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Doctor of Philosophy
Study Completed: 2016
College of Humanities & Social Sciences
Getting through: Children and youth post-disaster effective coping and adaption in the context of the Canterbury earthquakes of 2010-2012
Children are distressed by disasters yet the majority eventually have adaptive outcomes. However, our understanding of how children respond and adapt effectively to disasters is incomplete. Ms Mooney aimed to understand how children cope effectively with disaster, and to identify resources and processes that promote children's effective coping and adaptation. Five, nine and fifteen year-olds, as well as parents, teachers, and principals of five Christchurch schools were interviewed. Children and caregivers from two schools in Wellington served as a comparison group. Several Christchurch children were re-interviewed three years after the initial earthquake to understand how coping may evolve. Multiple inter-connected coping strategies and resources in the children, and in their immediate contexts of family and community were identified that were fundamental to their post-disaster adaptation. Children adapting effectively used diverse coping strategies in a culturally appropriate and flexible manner. Key recommendations were made for effective interventions for children and caregivers.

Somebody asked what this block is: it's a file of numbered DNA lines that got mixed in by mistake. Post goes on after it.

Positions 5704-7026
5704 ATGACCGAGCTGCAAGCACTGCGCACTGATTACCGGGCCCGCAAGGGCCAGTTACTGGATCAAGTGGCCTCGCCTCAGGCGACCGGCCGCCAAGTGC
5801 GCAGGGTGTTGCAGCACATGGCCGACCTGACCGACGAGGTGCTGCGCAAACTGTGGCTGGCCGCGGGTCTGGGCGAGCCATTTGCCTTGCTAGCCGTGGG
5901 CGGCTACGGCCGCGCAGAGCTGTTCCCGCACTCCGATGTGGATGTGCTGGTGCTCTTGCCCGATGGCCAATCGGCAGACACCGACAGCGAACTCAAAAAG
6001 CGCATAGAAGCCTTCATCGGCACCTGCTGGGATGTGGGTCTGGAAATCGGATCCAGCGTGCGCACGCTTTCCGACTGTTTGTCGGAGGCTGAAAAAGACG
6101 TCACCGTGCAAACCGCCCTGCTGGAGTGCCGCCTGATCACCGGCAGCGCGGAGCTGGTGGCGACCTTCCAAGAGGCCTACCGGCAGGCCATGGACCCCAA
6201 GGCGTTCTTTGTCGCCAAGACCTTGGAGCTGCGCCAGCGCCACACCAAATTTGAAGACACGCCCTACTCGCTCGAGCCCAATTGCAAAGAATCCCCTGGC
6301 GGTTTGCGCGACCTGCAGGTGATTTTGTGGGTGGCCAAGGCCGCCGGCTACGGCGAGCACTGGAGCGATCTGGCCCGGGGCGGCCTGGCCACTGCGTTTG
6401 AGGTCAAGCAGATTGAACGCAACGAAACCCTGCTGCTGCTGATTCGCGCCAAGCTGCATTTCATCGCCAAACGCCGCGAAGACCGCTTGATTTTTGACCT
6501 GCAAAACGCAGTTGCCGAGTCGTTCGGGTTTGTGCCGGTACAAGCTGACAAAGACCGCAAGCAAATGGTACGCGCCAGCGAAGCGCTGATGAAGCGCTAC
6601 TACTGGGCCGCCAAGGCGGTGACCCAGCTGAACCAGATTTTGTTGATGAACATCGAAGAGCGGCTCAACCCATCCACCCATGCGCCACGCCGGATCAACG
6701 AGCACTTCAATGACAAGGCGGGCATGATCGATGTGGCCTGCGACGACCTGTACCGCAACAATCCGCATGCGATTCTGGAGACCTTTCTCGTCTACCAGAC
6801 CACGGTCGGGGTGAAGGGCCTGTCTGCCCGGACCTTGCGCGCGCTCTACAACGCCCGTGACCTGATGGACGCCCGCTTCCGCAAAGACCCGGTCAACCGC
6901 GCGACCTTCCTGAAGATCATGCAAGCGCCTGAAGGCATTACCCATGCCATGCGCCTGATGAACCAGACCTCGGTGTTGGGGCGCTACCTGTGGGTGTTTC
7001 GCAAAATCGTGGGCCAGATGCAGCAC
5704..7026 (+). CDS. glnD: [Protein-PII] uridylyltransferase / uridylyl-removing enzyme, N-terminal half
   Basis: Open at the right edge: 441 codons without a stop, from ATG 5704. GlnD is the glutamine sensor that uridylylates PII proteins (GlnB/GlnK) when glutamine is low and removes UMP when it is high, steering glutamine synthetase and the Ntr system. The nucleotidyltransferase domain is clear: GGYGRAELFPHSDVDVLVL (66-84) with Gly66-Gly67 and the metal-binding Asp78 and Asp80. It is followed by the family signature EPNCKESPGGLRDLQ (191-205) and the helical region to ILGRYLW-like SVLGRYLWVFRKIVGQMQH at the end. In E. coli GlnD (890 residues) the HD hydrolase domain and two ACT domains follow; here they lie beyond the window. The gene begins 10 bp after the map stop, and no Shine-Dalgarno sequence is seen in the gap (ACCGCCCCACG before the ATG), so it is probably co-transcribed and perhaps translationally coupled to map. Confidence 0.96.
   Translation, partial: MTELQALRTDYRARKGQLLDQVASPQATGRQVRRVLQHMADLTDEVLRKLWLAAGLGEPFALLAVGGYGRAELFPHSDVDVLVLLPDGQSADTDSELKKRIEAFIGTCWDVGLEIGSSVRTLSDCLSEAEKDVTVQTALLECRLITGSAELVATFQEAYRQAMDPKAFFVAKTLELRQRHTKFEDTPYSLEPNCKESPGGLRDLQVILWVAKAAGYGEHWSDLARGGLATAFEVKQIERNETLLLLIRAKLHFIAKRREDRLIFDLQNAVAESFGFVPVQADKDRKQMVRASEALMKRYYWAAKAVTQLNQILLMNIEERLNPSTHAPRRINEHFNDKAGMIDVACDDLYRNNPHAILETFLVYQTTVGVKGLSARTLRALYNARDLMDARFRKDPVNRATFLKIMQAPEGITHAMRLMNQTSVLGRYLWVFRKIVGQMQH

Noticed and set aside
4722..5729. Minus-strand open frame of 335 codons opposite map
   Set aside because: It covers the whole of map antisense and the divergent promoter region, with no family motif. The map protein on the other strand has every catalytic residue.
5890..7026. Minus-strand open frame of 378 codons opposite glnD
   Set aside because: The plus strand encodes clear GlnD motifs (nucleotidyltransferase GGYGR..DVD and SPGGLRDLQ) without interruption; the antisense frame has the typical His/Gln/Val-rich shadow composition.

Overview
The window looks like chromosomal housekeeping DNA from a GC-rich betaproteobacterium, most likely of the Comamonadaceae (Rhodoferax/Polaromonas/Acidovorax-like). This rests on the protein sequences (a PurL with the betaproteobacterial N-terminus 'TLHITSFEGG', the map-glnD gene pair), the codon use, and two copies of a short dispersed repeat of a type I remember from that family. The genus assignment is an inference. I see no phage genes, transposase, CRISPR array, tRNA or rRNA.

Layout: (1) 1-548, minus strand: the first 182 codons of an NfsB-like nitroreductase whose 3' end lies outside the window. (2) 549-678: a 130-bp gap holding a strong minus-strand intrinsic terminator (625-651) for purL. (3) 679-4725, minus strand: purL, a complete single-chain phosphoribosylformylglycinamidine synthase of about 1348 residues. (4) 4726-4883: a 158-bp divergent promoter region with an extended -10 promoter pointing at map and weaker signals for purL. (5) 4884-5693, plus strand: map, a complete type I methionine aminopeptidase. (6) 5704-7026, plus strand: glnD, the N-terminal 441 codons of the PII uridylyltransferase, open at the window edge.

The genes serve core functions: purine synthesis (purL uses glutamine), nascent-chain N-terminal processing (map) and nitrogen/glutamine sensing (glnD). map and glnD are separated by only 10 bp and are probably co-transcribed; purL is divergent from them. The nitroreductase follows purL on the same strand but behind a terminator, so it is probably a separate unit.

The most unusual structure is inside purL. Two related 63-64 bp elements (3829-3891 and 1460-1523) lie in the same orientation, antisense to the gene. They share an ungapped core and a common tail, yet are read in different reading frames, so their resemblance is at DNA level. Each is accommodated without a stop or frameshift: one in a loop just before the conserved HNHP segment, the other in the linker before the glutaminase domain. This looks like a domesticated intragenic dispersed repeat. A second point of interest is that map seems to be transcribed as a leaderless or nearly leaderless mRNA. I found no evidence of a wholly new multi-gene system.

Associate Professor Sarb Johal
Professor Douglas Paton
Dr Ruth Tarrant
Professor David Johnston
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Last updated on Tuesday 04 April 2017